Itzél Nava is a student at the U and a former member of MAA. At a young age, she thought she’d never attend college. She now serves as an MAA mentor, regularly meeting with the students and providing her leadership to the collective.

“Whenever someone asks me to tell them about MAA, I tell them it’s a program that caters to west-side students.” Nava added, “You always hear about the east-side schools and their resources, but now we’re showing everybody what’s happening and what amazing things our students are doing here.”

Amazing things is right. In 2008 to 2010, an ethnically diverse group of student researchers began the “We Live Here” project. Calling attention to the complexity of multi-ethnic/cultural neighborhoods that are often overlooked, students engaged in oral history and research to document the value and contributions of their community. They wanted to challenge assumptions about the west side, creating a multi-layered interactive community history map.

Another student mentor, Yair Marin, has been involved with the program since his sophomore year of high school in Salt Lake City. Of MAA, he said, “It’s especially rewarding because it’s intergenerational. You could call it a second family.”

Marin also said that there have been various instances where students came to the leaders for personal help. Being a mentor allows them to create meaningful bonds that continue long after students have graduated from the program.

Leticia Alvarez Gutiérrez, MAA faculty advisor, said students who participate in MAA while in high school receive university credit for attending 85% of the program. This serves as yet another way that Mestizo Arts & Activism removes barriers for students of minority backgrounds to receive higher education.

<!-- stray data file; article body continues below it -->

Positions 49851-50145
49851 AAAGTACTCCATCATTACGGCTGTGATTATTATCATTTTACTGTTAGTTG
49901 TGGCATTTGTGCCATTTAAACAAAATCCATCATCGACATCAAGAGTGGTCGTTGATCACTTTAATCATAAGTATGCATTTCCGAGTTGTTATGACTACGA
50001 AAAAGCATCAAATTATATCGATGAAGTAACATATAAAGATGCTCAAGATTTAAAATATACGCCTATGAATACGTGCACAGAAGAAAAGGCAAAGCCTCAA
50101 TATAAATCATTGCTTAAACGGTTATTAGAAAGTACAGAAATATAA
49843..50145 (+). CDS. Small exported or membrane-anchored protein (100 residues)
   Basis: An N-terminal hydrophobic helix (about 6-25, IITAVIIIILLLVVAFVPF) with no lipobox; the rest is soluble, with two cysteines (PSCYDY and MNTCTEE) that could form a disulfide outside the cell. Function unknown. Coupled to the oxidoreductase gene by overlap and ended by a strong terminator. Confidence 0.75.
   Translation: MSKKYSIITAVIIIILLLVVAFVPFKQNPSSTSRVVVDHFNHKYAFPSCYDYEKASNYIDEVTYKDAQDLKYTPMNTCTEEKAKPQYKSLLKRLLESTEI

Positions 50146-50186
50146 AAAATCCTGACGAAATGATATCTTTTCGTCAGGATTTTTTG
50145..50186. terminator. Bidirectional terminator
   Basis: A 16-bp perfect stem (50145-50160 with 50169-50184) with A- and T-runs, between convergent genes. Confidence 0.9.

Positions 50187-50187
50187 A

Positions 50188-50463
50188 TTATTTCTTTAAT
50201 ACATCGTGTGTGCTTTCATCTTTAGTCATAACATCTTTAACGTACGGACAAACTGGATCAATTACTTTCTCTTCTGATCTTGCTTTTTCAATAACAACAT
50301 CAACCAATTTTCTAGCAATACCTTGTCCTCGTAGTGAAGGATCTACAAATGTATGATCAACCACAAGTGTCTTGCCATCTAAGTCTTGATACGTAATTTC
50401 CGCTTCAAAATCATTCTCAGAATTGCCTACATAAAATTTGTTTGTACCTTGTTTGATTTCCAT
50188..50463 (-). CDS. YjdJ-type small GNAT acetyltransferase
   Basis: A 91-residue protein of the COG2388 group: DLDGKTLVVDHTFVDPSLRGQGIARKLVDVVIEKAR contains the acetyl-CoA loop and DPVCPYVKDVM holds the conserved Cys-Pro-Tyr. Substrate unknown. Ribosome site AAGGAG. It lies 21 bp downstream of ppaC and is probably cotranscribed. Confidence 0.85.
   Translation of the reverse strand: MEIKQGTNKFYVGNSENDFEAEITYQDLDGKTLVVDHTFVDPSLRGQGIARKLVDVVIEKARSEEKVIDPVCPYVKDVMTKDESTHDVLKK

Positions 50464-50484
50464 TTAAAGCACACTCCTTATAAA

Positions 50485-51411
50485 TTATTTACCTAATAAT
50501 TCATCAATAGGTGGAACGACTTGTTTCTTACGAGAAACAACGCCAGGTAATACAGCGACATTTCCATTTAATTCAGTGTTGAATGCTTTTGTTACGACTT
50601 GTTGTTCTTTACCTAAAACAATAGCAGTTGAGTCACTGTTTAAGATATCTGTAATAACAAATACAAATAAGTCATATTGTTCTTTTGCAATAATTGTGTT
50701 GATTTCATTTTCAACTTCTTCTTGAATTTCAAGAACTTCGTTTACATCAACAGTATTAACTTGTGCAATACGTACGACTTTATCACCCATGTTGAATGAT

“I think for me the most important thing is getting to know who these young people are. It’s a sacred space. We all hold very strong relationships,” Gutiérrez said.

The collective meets every Monday and Wednesday at Mary W. Jackson Elementary school. A full archive of its projects is included on the website. Though MAA is a small organization, the colorful tapestry of its impact is larger than life, as it reaches many in Salt Lake City and beyond.

“Activism is more than protesting. We all want to live in a better world,” said Cahill, MAA co-founder. “This space is creating the world that we all want to live in.”

Planting a seed: how to grow your own educators in Salt Lake City

Elizabeth Montoya, left, writing a note about an event to Maricela Garcia, who is pictured with her daughter Karen Sanchez Garcia at the Glendale Mountain View Community Learning Center at 1388 Navajo St., Salt Lake City.

Story and photo by IVANA MARTINEZ

The concerto at the Glendale-Mountain View Community is ongoing. It begins with a chorus of students shuffling to class, kissing their parents goodbye at the early morning drop-offs and continues several hours after school finishes. And it wouldn’t be possible without the orchestra of people who ensure the children get the resources they need. 

With severe teacher shortages in Salt Lake City, the University of Utah’s Neighborhood Partners has teamed up with schools around the west side in Salt Lake City to address this issue through the program Grow Your Own Educators (GYOE). 

According to the Grow Your Own Educators 2018-19 annual report, the program provides a framework for parents and community members to teach at Title 1 schools. Title 1 schools are defined by Salt Lake City School District as schools that have a high concentration of low-income students who receive federal funds to assist in meeting students’ academic needs. 

According to the report, GYOE has been working closely with a cohort of 12 paraeducators from Salt Lake City School District during the 2018-19 school year.

The program has paraeducators participate in eight training sessions once a month where they sit down and study topics that correlate with Utah state standards. 

Paraeducators can be found in the halls of Mountain View Elementary School reading with students. They can be found in the Glendale Middle School helping teachers in their classrooms. Or, they can be found at the Community Learning Center (CLC) in the kindergarten rooms.